Watching BBC’s Question Time this evening from Canary Wharf, I’ve concluded it’s time to bin the programme, or at the very least to make major changes to its format.
While the make up this week’s panel is left-wing, last week’s was right-wing. Whatever, the format does not work when the country has a coalition government and is in the midst of an economic emergency.
Having panelists airily criticise the changes being made to save the nation from bankruptcy serves absolutely no purpose. Frankly, I’m not any longer interested in a programme that sees value in creating argument over a national disaster. For example with the polarised views of a Marxist, in Caroline Lucas, or the delusions of political columnist, in Peter Hitchens.
One possible solution is to take one or two ‘hot’ topics and have a couple of politicians, and academics or experts discuss the topic in detail. Just take a look at blogs on the internet, there’s plenty of thoughtful comment and analysis there. The time will come again when Question Time is the perfect format for political discussion. Now is not that time. Now is the time for serious analysis of the financial threats to the UK and world economies, and the nature of work in a globalised business world.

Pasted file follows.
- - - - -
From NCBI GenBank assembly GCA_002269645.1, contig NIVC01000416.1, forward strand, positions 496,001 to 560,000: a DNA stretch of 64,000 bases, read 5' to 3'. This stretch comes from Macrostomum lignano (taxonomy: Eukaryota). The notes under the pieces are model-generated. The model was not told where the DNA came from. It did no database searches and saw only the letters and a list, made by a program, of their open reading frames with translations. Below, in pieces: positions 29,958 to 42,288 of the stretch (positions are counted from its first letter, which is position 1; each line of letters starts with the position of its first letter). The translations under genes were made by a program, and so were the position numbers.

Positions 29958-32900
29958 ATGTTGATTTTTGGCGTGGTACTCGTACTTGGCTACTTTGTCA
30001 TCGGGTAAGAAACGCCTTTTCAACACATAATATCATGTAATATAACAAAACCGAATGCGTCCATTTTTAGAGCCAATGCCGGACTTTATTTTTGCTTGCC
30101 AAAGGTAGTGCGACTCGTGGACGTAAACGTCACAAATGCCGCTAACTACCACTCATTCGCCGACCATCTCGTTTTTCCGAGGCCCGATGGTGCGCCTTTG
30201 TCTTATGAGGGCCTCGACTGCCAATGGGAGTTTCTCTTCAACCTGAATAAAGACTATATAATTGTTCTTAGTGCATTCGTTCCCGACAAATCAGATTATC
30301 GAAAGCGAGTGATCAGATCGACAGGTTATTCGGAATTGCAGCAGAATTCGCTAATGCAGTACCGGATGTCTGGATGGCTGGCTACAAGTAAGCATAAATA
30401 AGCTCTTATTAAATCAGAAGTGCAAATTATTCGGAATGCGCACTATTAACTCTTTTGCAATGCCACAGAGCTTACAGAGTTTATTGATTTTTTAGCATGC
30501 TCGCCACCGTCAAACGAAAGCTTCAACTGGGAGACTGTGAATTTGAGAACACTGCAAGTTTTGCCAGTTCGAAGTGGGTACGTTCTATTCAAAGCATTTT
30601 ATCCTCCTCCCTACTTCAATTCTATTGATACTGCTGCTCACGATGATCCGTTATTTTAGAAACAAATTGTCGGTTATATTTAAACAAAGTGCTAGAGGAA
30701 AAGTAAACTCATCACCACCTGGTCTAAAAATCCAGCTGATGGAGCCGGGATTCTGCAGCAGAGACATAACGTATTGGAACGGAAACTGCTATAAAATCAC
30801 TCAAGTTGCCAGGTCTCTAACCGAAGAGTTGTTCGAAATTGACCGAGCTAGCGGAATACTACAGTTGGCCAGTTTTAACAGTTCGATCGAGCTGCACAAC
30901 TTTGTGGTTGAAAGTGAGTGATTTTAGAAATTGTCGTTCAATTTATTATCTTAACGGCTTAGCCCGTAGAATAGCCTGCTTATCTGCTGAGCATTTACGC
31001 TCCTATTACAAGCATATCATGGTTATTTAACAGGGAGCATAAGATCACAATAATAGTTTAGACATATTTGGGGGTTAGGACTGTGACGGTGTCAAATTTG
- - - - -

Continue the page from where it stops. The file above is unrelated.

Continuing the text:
Continuing with a programme format that designs in partisan and tribal argument adds nothing to public discourse or enlightenment.
Here are my marks out of 10: Peter Hitchens, brevity is not his forte, nor is sound argument – 5: Caroline Lucas, a panelist twice in as many months is enough, no more please, too full of convoluted Marxist babble – 4: Ed Balls, all Labour politicians are in denial on the scale of our economic woes – 5: Vince Cable, more animated, impressive and cerebral than I’ve seen before – 8; Brent Hoberman, most probably an intelligent and thoughtful businessman, but not a worthy panelist, although he didn’t interrupt as Lucas and Balls were allowed to do – 6.
Finally, it’s going to get very boring if all the opposition aims to do is find, or promote splits in a coalition.